The Monti Simbruini are a mountain range in central Italy, a part of Apennines mountain system.
The 'Simbruini' name derives from Simbruvium, a lake formed by the river Anio, situated in the territory of the Aequi; it may derive from Latin sub imbribus ("under the rain"). They are also popularly known as "Rome's Alps".
The Monti Simbruini mark a part of the border between Abruzzo and Lazio. The Monti Simbruini border with the Monti Cantari and the Carseolani Mountains. The range's highest peak is Monte Cotento, at 2,015 metres (6,611 ft) in elevation.
The headwaters of the River Aniene are in the range. The Liri river, one of the main Italian rivers, also originates in the mountains (Petrella Liri).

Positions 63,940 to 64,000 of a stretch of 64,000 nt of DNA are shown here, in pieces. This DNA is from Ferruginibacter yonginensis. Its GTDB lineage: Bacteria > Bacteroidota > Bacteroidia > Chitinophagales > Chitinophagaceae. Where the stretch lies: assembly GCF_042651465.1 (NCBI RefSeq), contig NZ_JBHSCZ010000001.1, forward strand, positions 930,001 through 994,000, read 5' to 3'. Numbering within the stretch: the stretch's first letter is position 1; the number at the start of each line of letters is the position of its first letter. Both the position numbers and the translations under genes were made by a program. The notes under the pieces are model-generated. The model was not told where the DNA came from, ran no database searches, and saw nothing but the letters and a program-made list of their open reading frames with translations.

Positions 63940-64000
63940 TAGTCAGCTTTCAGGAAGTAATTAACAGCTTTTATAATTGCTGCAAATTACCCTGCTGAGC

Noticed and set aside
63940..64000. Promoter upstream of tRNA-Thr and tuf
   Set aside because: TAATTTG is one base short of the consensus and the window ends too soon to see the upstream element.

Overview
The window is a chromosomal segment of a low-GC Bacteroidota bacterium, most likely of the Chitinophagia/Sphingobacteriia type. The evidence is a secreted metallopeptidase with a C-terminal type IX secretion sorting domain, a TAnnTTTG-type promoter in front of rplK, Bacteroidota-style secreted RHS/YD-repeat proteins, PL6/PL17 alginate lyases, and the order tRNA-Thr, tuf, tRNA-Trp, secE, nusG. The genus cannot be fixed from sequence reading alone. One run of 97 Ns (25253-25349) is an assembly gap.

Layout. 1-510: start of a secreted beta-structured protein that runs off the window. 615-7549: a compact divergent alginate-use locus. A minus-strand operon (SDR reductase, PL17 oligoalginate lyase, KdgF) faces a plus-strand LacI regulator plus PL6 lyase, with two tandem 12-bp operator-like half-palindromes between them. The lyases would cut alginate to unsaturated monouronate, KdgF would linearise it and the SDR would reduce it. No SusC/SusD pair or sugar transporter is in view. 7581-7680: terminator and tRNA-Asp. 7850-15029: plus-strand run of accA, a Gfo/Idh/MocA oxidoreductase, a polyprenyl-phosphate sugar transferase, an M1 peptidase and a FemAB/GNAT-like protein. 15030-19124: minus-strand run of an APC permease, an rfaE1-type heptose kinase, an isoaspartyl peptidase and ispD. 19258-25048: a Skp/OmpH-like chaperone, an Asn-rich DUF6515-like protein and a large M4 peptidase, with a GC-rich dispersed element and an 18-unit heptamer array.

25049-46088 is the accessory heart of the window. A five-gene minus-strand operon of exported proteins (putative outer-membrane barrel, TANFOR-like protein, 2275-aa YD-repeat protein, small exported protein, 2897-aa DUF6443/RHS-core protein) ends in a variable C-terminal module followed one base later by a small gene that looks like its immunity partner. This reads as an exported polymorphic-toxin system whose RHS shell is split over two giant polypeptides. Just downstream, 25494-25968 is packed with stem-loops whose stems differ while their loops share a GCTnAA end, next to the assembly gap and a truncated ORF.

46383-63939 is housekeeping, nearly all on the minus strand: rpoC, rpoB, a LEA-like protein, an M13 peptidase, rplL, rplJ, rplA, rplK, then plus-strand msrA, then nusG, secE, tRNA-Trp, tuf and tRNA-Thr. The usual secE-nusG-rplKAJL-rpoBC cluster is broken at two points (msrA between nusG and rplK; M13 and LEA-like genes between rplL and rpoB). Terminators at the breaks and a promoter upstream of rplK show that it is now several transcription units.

On the Lazio side of the mountain range, between the provinces of Rome and Frosinone, a natural park has been established, the Parco naturale regionale Monti Simbruini.
The Regional Park of the Monti Simbruini, which also includes the Monti Cantari range, was established in 1983. It has an area of 300 square kilometres (120 sq mi).
The regional park and mountains include the comuni (villages) of: Camerata Nuova, Cervara di Roma (Campaegli), Filettino, Jenne, Subiaco (Monte Livata), Trevi nel Lazio, and Vallepietra.
Habitats in the Monti Simbruini include: the Apennine deciduous montane forests ecoregion, in the temperate broadleaf and mixed forests biome; and the Italian sclerophyllous and semi-deciduous forests ecoregion, in the Mediterranean forests, woodlands, and scrub biome.